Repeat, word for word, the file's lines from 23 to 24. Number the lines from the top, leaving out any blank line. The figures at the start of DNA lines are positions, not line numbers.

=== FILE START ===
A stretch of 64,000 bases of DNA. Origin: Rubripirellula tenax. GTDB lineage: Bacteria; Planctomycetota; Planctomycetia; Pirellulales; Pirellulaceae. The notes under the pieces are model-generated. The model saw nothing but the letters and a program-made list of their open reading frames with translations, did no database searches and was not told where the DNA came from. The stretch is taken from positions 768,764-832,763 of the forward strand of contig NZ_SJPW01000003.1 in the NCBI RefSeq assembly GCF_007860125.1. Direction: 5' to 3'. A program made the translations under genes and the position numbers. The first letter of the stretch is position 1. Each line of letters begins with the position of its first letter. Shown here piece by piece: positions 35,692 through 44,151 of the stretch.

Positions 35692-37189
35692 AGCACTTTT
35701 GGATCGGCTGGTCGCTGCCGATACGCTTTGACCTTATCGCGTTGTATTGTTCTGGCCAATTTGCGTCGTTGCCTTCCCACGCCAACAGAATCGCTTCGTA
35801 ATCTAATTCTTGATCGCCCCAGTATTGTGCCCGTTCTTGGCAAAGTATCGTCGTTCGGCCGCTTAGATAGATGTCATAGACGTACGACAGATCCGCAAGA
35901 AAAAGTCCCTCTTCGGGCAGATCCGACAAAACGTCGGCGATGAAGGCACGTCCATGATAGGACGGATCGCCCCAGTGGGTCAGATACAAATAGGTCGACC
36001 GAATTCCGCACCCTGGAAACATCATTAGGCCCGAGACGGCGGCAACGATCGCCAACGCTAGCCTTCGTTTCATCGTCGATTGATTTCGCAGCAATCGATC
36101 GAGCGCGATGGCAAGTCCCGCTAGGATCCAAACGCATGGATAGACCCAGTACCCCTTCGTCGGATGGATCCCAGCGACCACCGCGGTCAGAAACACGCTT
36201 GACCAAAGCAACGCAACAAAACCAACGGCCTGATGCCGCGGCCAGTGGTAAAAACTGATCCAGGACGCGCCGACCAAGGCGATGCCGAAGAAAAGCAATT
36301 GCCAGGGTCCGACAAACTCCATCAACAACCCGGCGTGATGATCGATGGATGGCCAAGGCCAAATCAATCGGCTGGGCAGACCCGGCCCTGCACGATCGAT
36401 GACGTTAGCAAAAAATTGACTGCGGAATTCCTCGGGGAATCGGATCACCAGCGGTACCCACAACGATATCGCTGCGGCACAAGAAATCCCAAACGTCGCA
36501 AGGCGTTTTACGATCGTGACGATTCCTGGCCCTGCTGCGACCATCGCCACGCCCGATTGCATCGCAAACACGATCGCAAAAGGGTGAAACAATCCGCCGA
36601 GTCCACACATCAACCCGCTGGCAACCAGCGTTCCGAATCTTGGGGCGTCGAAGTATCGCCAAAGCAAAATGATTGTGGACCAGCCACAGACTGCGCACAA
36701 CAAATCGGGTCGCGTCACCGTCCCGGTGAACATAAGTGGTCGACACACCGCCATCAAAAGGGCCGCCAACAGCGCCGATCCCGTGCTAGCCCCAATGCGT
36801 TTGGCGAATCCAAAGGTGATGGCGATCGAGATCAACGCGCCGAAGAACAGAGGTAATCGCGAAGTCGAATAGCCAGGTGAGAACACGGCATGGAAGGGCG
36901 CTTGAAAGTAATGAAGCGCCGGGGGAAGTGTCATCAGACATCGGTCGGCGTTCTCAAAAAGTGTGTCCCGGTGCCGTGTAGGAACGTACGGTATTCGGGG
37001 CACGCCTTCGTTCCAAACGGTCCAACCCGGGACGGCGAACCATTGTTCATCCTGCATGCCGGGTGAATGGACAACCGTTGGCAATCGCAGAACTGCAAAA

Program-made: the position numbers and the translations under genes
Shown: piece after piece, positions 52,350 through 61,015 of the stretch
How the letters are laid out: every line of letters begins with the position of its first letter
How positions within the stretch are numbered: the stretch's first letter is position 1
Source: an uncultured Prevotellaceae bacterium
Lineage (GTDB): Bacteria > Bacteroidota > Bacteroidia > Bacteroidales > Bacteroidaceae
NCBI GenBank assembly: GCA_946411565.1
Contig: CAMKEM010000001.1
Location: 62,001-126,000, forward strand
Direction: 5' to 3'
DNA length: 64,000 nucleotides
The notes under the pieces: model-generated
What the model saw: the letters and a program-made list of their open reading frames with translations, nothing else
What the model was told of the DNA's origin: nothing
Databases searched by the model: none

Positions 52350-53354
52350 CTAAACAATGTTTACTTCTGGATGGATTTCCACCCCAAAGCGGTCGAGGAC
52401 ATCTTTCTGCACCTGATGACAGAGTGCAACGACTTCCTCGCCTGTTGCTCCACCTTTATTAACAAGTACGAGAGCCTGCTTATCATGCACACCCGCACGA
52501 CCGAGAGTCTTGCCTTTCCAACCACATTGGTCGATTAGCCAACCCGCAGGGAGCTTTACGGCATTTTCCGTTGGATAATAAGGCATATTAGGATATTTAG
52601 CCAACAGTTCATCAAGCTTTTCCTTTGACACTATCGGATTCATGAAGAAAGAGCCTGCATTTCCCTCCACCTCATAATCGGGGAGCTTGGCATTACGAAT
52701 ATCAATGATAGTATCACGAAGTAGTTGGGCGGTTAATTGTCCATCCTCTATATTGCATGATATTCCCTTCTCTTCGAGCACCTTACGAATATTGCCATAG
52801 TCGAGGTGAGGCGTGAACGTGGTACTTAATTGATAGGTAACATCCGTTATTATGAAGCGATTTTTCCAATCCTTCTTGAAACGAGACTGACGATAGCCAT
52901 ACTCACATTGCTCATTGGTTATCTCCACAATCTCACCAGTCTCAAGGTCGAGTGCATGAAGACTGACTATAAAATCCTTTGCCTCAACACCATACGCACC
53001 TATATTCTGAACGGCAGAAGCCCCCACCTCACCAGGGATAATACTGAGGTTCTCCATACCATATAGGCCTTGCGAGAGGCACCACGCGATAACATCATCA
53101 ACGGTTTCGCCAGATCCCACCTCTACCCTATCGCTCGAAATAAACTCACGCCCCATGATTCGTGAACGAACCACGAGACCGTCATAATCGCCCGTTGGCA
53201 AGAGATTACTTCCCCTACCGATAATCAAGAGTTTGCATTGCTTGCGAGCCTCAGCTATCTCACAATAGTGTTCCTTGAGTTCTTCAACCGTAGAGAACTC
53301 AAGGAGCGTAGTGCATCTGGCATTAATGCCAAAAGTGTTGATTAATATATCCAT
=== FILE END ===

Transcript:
Lineage (GTDB): Bacteria > Bacteroidota > Bacteroidia > Bacteroidales > Bacteroidaceae
NCBI GenBank assembly: GCA_946411565.1